Black Friday has been around for over a century, but the consumer “holiday” is getting a little too big for its britches. With many stores opening at 6:00 pm on Thanksgiving this year and one national chain, K-mart, even opening at 5:00 a.m., it’s clear that the AMAZING television deals and computer discounts are eating away at Thanksgiving. How, you may be asking yourself, did Black Friday evolve to this??
The day after Thanksgiving traditionally marks the beginning of the Christmas shopping season, the busiest and most lucrative shopping season in the year. Retailers have been encouraging shoppers to hit the streets on Friday since the late 1800’s. However, the name didn’t originated until 1960s when Philadelphia policemen came up (so the story goes) with the bleak name in order to deter people form coming into the city to shop. Police were fed up with the hugh traffic jams and crowded city sidewalks.
Well, nearly five decades later and we now know it takes more than a depressing name to discourage determined shoppers. This year, Black Friday weekend sales are projected at an impressive $82 billion due to some 135 million people hitting the stores.
That’s all well and good. The problem is, Black Friday is slowly gobbling up Thanksgiving.
For the past few decades, a bright-and-early 6:00 a.m. store opening was the norm for retailers across the nation. But in the past ten years, stores started inching their open time to 4:00 or 5:00 a.m. Then, in 2011, retailers made shopping history by opening their doors at midnight on Friday. Unfortunately, that was simply not good enough: the following year, major retailers, such as Walmart, opened their doors at 8:00.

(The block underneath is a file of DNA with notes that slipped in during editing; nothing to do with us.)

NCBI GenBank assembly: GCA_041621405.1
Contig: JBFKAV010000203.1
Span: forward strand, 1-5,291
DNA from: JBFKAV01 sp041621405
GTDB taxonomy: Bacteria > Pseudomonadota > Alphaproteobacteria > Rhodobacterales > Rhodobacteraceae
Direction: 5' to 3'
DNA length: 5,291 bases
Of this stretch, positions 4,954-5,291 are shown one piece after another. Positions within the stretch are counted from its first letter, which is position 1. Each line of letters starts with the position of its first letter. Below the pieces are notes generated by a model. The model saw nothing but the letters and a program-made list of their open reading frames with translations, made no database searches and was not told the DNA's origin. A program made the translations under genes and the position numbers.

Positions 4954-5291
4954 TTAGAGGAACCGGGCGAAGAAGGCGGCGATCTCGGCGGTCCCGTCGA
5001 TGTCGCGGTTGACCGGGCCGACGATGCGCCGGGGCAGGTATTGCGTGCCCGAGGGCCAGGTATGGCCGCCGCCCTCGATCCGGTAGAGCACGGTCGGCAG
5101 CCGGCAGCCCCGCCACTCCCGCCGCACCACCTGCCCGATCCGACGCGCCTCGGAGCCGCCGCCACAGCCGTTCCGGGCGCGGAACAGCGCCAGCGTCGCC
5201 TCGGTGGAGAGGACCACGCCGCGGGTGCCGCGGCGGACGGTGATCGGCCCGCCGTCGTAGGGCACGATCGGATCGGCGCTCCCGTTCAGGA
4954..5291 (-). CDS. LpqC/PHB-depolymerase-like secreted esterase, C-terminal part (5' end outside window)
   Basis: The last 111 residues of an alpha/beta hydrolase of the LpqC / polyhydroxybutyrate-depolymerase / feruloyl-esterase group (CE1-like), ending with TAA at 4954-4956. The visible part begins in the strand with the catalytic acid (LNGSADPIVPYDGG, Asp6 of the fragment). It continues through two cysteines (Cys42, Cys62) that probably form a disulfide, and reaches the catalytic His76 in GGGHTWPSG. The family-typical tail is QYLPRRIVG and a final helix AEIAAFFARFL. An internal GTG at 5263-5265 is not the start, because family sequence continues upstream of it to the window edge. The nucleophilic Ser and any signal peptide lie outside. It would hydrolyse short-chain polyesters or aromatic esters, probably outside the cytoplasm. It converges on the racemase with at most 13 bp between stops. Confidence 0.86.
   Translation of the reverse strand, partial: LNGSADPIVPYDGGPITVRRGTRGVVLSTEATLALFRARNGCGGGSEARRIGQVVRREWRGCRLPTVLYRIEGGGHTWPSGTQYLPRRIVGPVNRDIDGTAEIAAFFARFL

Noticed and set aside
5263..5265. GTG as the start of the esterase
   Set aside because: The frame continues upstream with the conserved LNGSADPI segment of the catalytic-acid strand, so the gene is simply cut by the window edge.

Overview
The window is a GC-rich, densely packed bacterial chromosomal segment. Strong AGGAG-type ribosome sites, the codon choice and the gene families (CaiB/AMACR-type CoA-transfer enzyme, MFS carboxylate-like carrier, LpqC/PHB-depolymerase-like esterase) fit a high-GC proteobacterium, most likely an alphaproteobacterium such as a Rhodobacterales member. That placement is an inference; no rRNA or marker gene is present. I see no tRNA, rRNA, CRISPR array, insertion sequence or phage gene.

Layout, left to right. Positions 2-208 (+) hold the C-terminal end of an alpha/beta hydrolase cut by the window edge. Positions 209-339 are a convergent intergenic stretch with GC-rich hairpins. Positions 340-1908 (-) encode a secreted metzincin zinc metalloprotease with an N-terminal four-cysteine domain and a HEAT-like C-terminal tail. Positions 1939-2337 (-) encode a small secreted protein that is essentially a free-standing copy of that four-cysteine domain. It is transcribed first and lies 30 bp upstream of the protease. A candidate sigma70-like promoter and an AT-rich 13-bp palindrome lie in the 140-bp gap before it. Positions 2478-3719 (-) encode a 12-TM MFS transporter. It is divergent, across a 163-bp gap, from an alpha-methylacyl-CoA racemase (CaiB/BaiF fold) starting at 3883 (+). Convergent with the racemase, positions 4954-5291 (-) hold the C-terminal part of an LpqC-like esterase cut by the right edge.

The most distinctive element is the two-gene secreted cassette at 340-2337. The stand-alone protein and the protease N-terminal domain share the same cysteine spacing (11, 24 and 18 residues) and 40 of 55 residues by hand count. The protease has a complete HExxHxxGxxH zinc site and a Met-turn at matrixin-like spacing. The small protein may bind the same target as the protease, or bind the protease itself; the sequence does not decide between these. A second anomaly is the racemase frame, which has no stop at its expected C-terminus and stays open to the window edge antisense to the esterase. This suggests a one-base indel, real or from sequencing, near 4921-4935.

Now, in 2013, we’re looking at a 6:00 pm start for stores such as Target, Macy’s, Sears, and Walmart. If I’m not mistaken, that falls directly during the time when most people across the nation would otherwise be sitting down to celebrate one of the best meals and most sacred American traditions of the entire year.
At this point, I don’t think we need to point out the irony of rushing to the nearest outlet mall immediately following a meal where we all give thanks for the many things we have in our lives–the irony there pretty much goes without saying. However, we should all stop and look at how rapidly Black Friday is encroaching on Thanksgiving. Black Friday gained six hours in two years. At this rate, Thanksgiving will be the biggest shopping day of the season with a few more years.
Not everyone is happy about this, and some consumers are making a stand against the newly-dubbed “Black Thursday” by taking the pledge to not shop on Thanksgiving. Others are staying home in fear for their bodily safety, as four people have died and hundreds more injured over the past ten years in stampedes for discounted items and disputes.
Either way, it seems like Black Friday is here to stay. Should something be done to protect Thanksgiving? Or should we just let the shoppers shop?